Table 1 

Mechanical properties of Ti6Al4V material and Bone (D2)

MaterialsTensile Strength (MPa)Modulus of Elasticity (GPa)Yield Strength (MPa)Poisson RatioDensity(kg/m3)Hardness (Hv)
Bone (D2)120151200.25190833-43
 Table 2 

Number of elements used in finite element analysis

ModelMass(gr)Volume(mm3)Mesh size (mm)Number of NodesNumber of Elements
M1 - T:1.0mm2.525650.5mm10539262235
M2 - T:1.5mm3.6682212418775454
M3 - T:2.0mm4.80107614202087879
 Figure 1 

Implant models 3D CAD geometry and boundary conditions.

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 Figure 2 

CAD model image of the implant integrated into the maxilla bone.

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 Figure 3 

Implant and maxilla bone geometry mesh model image.

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Residual stress is the internal stresses that occur in the material at the point where the response of the internal structure of the material to this force at the molecular level is equal to the external force as a result of a force applied to a homogeneous material in a static position. These internal stresses remain below the modulus of plasticity, where the material does not lose its plastic properties until a certain point, and when the external force is removed, the internal stresses formed in the material disappear, and the material returns to its original state. If the residual stress in the material exceeds the yield strength of the material, irreversible plastic defects occur in the material.

In our study, the reliability coefficient was determined as 2 to evaluate the plastic deformation to be detected in the material, and according to this safety coefficient, the von-Misses stress value on the implant should be less than half the yield strength of the material to avoid plastic deformation. The yield strength of the Ti6Al4V material is 830 MPa and values below 415 MPa, and it is assumed that it does not undergo plastic deformation.

Vairo G 10 it is accepted that the physiological residual stress limit at which the bone will not be damaged is 170 Mpa for cortical bones in compression and 100 Mpa when tensile forces are applied. Accordingly, when calculated according to the constant of 2, our safety factor in our study, the residual stress in the bone should be below 50 MPa. If these values are exceeded, irreversible collagen destruction and resorption in the bone are possible.

3. Results

When the highest residual stress values formed in the bone as a result of vertical loading were examined in all models, it was observed that the lowest was 22.15 MPa in the M3 model with a thickness of 2.0 mm. The highest value was 26.63 Mpa in the M1 model with 1.0 mm thickness (Figure 4,5). The thinness of the implant harmed residual stresses since the pressure on the bone created a displacement force. In addition, this effect will increase the stress on the implant.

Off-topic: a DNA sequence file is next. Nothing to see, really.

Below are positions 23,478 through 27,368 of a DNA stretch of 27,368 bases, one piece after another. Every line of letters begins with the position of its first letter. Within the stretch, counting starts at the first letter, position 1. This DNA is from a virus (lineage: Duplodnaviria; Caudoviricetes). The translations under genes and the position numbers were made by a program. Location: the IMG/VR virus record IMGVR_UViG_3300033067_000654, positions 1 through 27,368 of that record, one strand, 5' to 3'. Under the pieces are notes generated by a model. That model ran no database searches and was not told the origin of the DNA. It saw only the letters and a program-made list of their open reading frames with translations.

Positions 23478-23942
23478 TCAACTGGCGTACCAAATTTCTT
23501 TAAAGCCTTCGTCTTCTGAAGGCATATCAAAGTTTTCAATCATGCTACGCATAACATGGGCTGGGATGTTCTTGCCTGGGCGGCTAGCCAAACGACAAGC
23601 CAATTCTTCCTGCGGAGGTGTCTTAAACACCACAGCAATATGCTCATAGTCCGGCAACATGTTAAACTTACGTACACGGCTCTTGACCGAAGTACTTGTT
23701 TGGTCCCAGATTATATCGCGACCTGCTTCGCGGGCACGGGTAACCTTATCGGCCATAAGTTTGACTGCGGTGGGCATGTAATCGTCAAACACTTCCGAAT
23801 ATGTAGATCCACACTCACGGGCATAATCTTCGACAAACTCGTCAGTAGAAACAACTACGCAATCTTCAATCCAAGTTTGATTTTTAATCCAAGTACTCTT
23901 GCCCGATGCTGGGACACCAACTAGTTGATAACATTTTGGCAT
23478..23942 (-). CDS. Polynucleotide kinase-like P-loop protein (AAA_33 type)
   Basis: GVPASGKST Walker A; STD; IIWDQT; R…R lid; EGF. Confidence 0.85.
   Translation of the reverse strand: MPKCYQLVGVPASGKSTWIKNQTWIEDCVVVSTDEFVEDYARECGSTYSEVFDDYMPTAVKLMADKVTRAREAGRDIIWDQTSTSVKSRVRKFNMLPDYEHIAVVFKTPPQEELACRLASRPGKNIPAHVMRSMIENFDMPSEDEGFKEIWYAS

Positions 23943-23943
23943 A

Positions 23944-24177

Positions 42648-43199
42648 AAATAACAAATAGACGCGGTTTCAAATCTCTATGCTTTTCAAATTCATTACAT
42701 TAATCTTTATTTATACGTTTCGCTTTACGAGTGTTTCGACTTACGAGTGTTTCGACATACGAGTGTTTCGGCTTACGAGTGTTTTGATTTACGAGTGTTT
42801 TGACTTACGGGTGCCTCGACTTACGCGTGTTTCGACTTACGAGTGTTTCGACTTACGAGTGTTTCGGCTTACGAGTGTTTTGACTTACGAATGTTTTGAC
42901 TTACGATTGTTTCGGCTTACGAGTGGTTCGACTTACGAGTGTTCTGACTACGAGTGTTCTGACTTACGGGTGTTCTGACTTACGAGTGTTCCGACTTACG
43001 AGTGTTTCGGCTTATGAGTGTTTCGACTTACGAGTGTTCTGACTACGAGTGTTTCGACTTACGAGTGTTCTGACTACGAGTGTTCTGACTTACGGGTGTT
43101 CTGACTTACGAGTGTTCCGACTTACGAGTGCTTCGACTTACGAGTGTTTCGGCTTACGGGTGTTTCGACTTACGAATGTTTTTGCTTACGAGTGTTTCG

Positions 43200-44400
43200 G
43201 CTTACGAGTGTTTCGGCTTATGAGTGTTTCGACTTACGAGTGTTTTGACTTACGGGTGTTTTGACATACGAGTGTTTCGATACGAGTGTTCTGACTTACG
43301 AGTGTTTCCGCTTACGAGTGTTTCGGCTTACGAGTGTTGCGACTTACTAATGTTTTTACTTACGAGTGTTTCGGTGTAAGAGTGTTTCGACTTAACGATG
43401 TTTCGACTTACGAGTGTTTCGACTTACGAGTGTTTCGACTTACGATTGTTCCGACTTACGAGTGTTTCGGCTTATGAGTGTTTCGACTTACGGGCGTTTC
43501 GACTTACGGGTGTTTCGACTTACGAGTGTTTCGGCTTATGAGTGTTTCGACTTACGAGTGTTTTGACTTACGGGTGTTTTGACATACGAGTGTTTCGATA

In Figure 6, the displacement value on the M3 model, which has the least residual stress on the bone, is given. When the axial and total displacement values were examined, the highest displacement values on the implants were 1.44 mm in the M1 configuration. The lowest displacement value is 0.46 mm in the M3 implant formed with a 2 mm thickness (Figure 6).

 Figure 4 

Residual stress changes on bone according to different thicknesses.

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 Figure 5 

Changes in maximum residual stresses on bone with implants with different thickness.

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 Figure 6 

Displacement values on the bone with M3 configuration.

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 Figure 7 

View of von Mises stress values on implants in different thickness.

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 Figure 8 

General view of von-Mises stress values on fasteners with M3 configuration.

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When the von Mises stress results in the implant are examined, it is seen that the highest stresses occur at the screw connection interfaces in all models (Figure 7). It was determined that the lowest stresses occurred in the M3 model with a thickness of 2 mm, and the highest stresses occurred in the M1 model with a thickness of 1 mm. This is due to the high accumulation of stresses at the thin-walled connection interfaces. On the other hand, with the decrease of the implant thickness, the stress accumulated connection interface also changed. As seen in Figure 8, the highest stresses occurred around the H2 hole in the M1-M2 geometries, while in the M3 geometry, they occurred around the H1 hole (Figure 8).

It is seen that the stresses occurring in implants with thicknesses of 1.5 mm and 2.0 mm under chewing loads are lower than the yield strength of the material. For M2-M3 models, plastic deformation will not occur under static load. It has been observed that the stresses are distributed more homogeneously on the body with increased material thickness and decreased by 3 times compared to the highest stress value. It has been determined that the highest stress regions change with the increase in the thickness of the implant. However, the increase in thickness also increases the weight of the material at a significant rate. The lightest and heaviest implant weights are 2.50 g (M1) and 4.80 g (M3), respectively.